The Wild Party – Play Review


 

Andrew Lippa’s Off-Broadway musical sensation, based on the poem by Joseph Moncure March, currently being played at San Jose Stage, tells the story of Queenie (Allison F. Rich) and Burrs (Noel Anthony).  Directed by David Davalos, with music direction by Lauren Bevilacqua, The Wild Party captures the reckless tale of pleasure seeking and decadence that characterized the “roaring 20s”, an age of bootleggers, flappers, talkies, and organized crime.

Prohibition!
They can shove it.
Revolution!
Rise above it.
My solution:
Time to covet
Love it before it’s too late.

A cast of colorful characters gather for a night of sex, drugs, and all that jazz, at the home of Queenie and Burrs.  “Queenie was a blonde and her age stood still…….Her legs were meant to drive men mad, and she did”.  The cruelty and meanness in Burrs attracted Quennie at first but after three years, life became boring; spark was gone but meanness remained.  To reignite the passion, she organizes a party, a wild party!  “What a night.  Cool Paradise turned hot!  We were having a wild, wild party.

Queenie and Burrs, the stars of Vaudeville, invited Madeline (Theresa Anne Swain) the lesbian, Mae (Allison Parker) the dimwit, Eddie (Mike Birr) the thug, Jackie (Noelani Neal) the dancer, Dolores (Adrienne Herro) the hooker, Oscar and Phil D’Armano (Keith Pinto and Jake Mahler) the gay lover brothers, and Nadine (Brittney Monroe) the minor.

Burrs and Queenie are conflicted lovers.  Burrs soon abandons gorgeous Queenie and makes the moves on the minor guest, Nadine. Queenie reprimands him and then seeks to ignite the spark with the number below.

Lock the door and stop complaining
Gather ’round and listen well
From now on we’re entertaining
How to hotten up this hell.
Hold your mood and hold your bladder
Skip the food and stop the chatter
Can’t you hear the pitter-patter?
We’re not here to eat.
We came for the heat!
Let’s raise the roof
Let’s make a scene
Let’s hop the gods of love
Will shine above
And show the way.

Her prayers are answered and soon they are joined by vivacious Kate (Courtney Hatcher) with her new friend Mr. Black (C J Blankenship).  Queenie is taken aback by the charm and kind attentions of Mr. Black, and throughout the party her feeling for Mr. Black continue to grow, as Burrs is now going green with envy, and is getting obsessed with re-owning Queenie.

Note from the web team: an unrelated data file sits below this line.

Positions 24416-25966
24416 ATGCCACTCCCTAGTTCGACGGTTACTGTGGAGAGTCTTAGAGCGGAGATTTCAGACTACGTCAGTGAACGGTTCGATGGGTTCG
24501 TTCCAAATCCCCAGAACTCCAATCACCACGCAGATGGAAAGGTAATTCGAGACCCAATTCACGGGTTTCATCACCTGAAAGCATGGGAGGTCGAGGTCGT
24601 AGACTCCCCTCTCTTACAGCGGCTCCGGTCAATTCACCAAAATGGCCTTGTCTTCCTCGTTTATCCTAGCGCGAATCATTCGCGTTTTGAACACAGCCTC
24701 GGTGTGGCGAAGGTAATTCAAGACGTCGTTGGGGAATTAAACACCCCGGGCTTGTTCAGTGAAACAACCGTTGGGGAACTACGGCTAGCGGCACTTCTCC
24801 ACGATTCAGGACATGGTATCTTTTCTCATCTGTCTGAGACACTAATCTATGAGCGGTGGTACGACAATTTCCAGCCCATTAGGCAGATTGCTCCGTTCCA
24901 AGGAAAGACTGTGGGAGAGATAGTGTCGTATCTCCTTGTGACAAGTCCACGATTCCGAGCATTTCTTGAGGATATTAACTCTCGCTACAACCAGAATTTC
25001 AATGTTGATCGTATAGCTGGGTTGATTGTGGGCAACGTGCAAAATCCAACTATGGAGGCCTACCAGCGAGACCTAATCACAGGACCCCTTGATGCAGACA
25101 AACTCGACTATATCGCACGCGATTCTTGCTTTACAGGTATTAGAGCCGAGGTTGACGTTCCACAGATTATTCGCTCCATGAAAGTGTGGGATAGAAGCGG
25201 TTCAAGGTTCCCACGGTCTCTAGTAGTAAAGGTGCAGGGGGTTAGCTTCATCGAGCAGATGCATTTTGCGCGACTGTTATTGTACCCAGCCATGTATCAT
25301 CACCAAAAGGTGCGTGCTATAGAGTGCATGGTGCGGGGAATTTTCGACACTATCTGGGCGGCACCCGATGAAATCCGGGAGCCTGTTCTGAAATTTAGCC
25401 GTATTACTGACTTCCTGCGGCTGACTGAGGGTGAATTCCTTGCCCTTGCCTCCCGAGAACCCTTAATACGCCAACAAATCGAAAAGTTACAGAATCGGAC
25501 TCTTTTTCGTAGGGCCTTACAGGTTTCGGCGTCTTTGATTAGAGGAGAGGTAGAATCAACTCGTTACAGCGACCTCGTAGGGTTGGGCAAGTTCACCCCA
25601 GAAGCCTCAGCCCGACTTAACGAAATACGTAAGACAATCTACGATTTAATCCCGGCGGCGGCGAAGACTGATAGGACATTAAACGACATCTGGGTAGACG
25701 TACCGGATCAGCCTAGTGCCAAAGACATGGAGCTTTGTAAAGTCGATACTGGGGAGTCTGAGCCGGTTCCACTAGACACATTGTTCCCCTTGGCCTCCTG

Why do I need her so much?
This woman makes me cry
This woman makes me burn
This woman’s eye can cut me to the core

Mr. Black falls in love with Queenie as his sympathy for her plight grows and he wants Queenie to go away with him.

Poor child,
Poor child,
Beautiful and bruised.
Poor child,
Pure child,
Virginal and used.

And

What is it about her
That makes me want her?
What is it about her
That turns me pale?
Something in her smile
Something that I’ll never understand
Her wild abandon.

Queenie is also very conflicted.  On one hand she feels incapable of leaving mean and cruel Burrs, but on the other hand she is very much attracted to attentive Mr. Black.  She pours out her heart over her conflicting feelings for Burrs to Mr. Black in the number below.

I know it’s wrong
I know he’s rough
I don’t know what to do
But we’ve been through enough
I know it’s time
And yet I play
Maybe I like it this way.
I see his pain
I hear his cry
He pulls me to the edge
But I don’t ask him why
I understand
And I obey
Maybe I like it this way.

Meanwhile much is going on in the wild party.  Kate tries to seduce Burrs and distract him from his obsession with Queenie; Madeline hits on Nadine who is horrified at first but soon gets in the mood of the party; and others are all engaged in their sexual pursuits and snorting drugs.  Unfortunately, when the end comes, it is neither shocking, nor surprising, and does not feel like a climax, but seems like a natural end to a series of preceding disastrous events.  In many ways, the story feels like a fable where single minded pursuit of simple pleasures leads the participants to a natural and conclusive end.  To that extent, the story lacks the punch.  Also, it is an X rated show, for mature audience only.  And for all the mature content, it fails to deliver a substantial and engaging story line.

However, Randall King is an amazingly talented artistic director and Brett Blankenship and Carmichael “CJ” Blankenship’s choreography is brilliant.  Along with brilliant direction and choreography, the superbly talented cast brings to life the Tony nominated composer and lyricist Lippa’s creation.  If you wish to join “The Wild Party”, the musical will run at The Stage www.thestage.org in San Jose, till July 24, 2016.

 

 

  1. #1 by Anne Schweininger on June 15, 2016 - 2:40 pm

    We went to this play because the tickets said it was a Summer Musical and were not told the name of the show until we were seated. There were four of us in our party and we were extremely angry that we were not notified what the content of this play was going to be. It should have been R or X rated!!! We kept waiting for it to get better, instead it got worse. The talent of the players was there but the content was bad. We left as soon as intermission but should have left sooner!

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